Earlier this year, I wrote about the “5 Whys”, a problem-resolution technique honed at Toyota. Eric Reis yesterday posted his experiences using the 5 whys in his own organization, and adds an important piece the I wasn’t previously aware of. The technique starts by taking a problem and asking ‘why’ 5 times, successively. Why did the server crash? It didn’t have the latest patch. Why didn’t it have the latest patch? Our policy is to only patch once a quarter. Why do we only patch once a quarter? We don’t have enough staff time to patch more often. etc. This process helps you identify some of the root, systemic causes of the problem. What Eric adds is the following:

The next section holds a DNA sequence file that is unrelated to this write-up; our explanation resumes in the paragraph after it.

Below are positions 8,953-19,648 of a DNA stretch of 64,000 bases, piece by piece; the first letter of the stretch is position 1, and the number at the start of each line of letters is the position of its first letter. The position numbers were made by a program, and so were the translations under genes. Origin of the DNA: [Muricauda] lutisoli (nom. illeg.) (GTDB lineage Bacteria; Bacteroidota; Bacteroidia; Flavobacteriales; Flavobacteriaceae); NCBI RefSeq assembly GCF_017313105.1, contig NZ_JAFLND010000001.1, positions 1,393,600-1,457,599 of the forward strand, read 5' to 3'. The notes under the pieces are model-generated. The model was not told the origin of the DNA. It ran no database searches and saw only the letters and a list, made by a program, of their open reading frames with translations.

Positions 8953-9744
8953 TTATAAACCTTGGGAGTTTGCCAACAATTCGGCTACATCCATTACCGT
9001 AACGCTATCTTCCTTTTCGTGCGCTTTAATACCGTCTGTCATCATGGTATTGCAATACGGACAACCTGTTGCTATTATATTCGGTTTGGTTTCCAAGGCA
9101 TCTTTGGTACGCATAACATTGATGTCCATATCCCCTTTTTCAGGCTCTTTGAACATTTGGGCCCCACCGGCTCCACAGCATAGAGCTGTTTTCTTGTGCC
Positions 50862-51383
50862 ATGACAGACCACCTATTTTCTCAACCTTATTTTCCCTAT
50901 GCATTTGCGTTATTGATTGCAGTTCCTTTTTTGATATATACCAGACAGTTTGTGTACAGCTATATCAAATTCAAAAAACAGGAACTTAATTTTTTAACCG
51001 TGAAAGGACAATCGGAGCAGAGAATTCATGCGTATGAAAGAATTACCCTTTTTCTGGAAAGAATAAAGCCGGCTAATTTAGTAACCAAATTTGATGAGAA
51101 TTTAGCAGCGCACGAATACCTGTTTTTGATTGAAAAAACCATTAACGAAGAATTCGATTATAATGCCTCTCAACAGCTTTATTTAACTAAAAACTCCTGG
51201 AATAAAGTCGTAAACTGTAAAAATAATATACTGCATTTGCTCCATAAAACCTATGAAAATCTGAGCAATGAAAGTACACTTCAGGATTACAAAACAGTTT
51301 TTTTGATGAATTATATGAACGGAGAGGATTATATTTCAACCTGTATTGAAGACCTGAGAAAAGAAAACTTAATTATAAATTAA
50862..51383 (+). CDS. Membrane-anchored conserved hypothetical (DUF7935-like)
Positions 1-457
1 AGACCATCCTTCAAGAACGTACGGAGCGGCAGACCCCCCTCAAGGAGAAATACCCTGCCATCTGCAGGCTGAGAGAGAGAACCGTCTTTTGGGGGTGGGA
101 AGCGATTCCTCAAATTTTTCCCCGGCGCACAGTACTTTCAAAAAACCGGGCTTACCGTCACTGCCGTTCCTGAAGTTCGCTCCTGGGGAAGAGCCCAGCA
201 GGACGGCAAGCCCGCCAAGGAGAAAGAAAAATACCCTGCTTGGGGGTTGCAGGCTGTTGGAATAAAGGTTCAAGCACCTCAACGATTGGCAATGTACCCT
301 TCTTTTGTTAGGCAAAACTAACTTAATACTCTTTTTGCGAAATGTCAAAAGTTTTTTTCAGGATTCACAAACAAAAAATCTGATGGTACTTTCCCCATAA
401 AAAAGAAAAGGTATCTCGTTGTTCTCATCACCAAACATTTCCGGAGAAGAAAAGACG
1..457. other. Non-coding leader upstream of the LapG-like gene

So far, this isn’t much different from the kind of analysis any competent operations team would conduct for a site outage. The next step is this: you have to commit to make a proportional investment in corrective action at every level of the analysis.
There’s where the technique hits the pavement. Is it better for an organization to have deep knowledge of their problems if they don’t act on them? There are usually ingrained habits and policies that go against addressing problems occuring on the deep policy and organizational functioning level, but it’s what seperates dynamic living organizations from walking corpses.
It’s important to tease out the knowledge, and even more important to be comitted to acting on it.